These first impressions are critical, and the stakes are high. You may have only 60 minutes to influence a boys entire Scouting career!
The first meeting needs to be all about these new parents since they are our primary decision makers at this point, and are potential leaders.
Be sure to have a person greet each boy and his parent as they arrive, and welcome them to Cub Scouting. This does not happen in all casesas it should. It is a great way to immediately make the boy and the parent feel at ease and comfortable.
*All too often, this is what that first meeting feels like to new parents.
There is much to tell at that first meeting, but keep it reasonable. There will be time to share more information later.
It is important we give parents what they need and not the entire history and structure of the Boy Scouts of America.
*The Voice of the Scout is a retention strategy that can tell us what we are doing welland where we need to improve. It is giving us some good, and some not-so-good, feedback.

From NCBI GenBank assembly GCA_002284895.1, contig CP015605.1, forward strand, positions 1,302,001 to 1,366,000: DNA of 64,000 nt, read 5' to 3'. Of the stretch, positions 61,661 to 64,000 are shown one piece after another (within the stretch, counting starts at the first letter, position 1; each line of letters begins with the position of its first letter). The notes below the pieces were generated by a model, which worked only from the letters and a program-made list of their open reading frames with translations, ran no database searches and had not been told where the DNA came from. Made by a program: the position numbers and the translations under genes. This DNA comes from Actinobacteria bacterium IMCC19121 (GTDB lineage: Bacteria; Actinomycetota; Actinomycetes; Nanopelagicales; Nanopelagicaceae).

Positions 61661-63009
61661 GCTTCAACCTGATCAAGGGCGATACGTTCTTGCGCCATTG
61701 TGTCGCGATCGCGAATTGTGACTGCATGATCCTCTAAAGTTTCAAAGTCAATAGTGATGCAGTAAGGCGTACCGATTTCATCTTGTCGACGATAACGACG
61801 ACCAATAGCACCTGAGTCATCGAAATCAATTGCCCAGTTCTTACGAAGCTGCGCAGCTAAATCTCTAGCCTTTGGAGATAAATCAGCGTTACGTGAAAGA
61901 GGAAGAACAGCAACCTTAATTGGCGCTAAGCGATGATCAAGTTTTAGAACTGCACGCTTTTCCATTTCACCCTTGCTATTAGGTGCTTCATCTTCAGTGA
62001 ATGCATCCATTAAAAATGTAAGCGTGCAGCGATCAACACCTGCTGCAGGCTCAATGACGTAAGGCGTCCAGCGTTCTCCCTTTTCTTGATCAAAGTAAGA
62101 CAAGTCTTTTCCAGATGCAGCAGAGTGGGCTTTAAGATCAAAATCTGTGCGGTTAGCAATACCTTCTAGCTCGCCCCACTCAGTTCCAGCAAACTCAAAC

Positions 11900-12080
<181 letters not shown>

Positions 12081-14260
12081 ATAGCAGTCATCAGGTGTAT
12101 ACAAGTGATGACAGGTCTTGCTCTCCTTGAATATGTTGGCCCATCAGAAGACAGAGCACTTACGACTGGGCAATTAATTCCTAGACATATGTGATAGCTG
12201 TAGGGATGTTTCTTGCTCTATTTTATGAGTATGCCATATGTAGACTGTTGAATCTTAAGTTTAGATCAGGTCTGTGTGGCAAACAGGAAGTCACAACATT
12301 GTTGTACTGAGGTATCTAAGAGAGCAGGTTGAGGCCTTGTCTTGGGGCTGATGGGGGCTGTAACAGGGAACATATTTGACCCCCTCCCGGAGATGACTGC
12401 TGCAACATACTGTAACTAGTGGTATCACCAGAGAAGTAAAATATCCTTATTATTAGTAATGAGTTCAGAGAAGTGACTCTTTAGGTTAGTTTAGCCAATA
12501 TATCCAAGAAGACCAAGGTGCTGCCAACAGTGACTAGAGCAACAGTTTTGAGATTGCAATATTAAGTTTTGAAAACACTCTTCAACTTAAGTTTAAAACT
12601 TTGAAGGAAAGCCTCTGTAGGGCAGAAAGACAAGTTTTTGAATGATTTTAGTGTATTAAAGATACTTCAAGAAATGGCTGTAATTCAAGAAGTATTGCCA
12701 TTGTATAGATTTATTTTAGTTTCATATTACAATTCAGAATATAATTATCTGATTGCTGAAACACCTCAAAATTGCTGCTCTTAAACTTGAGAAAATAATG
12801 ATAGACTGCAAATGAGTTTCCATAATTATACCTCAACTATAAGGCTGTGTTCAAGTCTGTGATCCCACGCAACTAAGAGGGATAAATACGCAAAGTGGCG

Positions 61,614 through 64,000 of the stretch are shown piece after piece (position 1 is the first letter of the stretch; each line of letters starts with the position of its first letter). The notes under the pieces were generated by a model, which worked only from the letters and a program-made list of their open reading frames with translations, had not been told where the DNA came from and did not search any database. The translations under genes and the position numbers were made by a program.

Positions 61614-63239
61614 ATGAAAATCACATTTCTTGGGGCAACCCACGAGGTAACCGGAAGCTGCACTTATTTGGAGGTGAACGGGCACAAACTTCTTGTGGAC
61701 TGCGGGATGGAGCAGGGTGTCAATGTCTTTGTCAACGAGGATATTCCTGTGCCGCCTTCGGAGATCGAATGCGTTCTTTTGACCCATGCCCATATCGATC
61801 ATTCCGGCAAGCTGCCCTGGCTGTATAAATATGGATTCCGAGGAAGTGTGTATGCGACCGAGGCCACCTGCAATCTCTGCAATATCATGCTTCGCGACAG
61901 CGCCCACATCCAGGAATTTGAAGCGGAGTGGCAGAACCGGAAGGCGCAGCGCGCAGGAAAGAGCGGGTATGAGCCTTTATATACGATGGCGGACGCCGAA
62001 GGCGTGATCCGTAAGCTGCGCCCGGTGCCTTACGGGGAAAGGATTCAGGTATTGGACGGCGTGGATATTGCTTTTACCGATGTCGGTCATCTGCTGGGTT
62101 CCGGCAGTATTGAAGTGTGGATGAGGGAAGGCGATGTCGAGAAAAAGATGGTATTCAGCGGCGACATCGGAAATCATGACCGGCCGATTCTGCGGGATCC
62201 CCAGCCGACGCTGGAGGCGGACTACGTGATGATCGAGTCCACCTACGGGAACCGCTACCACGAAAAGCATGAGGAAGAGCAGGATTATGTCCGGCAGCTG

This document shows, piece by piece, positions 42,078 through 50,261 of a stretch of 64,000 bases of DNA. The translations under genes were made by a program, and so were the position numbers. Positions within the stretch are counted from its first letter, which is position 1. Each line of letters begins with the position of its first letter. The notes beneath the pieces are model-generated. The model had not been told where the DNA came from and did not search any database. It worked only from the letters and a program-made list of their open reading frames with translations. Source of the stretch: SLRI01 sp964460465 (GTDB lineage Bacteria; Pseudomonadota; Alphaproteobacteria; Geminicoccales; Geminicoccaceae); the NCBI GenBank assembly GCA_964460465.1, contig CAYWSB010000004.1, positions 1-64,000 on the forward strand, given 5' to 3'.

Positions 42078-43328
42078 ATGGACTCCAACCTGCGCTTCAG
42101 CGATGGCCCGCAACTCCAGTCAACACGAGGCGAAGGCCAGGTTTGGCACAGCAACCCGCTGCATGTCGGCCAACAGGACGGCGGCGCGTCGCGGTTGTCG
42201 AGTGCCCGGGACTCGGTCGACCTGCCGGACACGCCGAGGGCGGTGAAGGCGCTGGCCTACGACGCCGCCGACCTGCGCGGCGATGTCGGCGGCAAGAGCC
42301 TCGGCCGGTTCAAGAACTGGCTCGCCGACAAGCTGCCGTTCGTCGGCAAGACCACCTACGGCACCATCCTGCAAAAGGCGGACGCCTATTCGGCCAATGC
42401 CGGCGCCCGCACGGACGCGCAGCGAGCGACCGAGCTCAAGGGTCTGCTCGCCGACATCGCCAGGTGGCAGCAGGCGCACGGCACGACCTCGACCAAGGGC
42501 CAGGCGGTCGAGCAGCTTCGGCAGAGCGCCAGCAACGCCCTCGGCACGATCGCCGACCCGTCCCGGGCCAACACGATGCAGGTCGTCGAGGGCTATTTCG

Here are some comments from parents from April 2012:
Our den meetings and activities have been very unorganized. Several have been cancelled at the last minute. The den leader has been late on more than one occasion.
Communication has been great from the beginning. This was our first year in Cub Scouts and we felt we knew what was going on fromthe start.
While we understand the rule that parents must attend with their sons, we found the meetings to be disrespectful of our time.
They failed to utilize opportunities to help the boys grow and develop. In addition, pack meetings run too long for boys of this age.
At this point, my son doesn't feel like he wants to continue in Cub Scouts. That is a disappointment to us as parents since we both had very meaningful Scouting experiences as children. But, based on what we saw this year, we have to agree with him.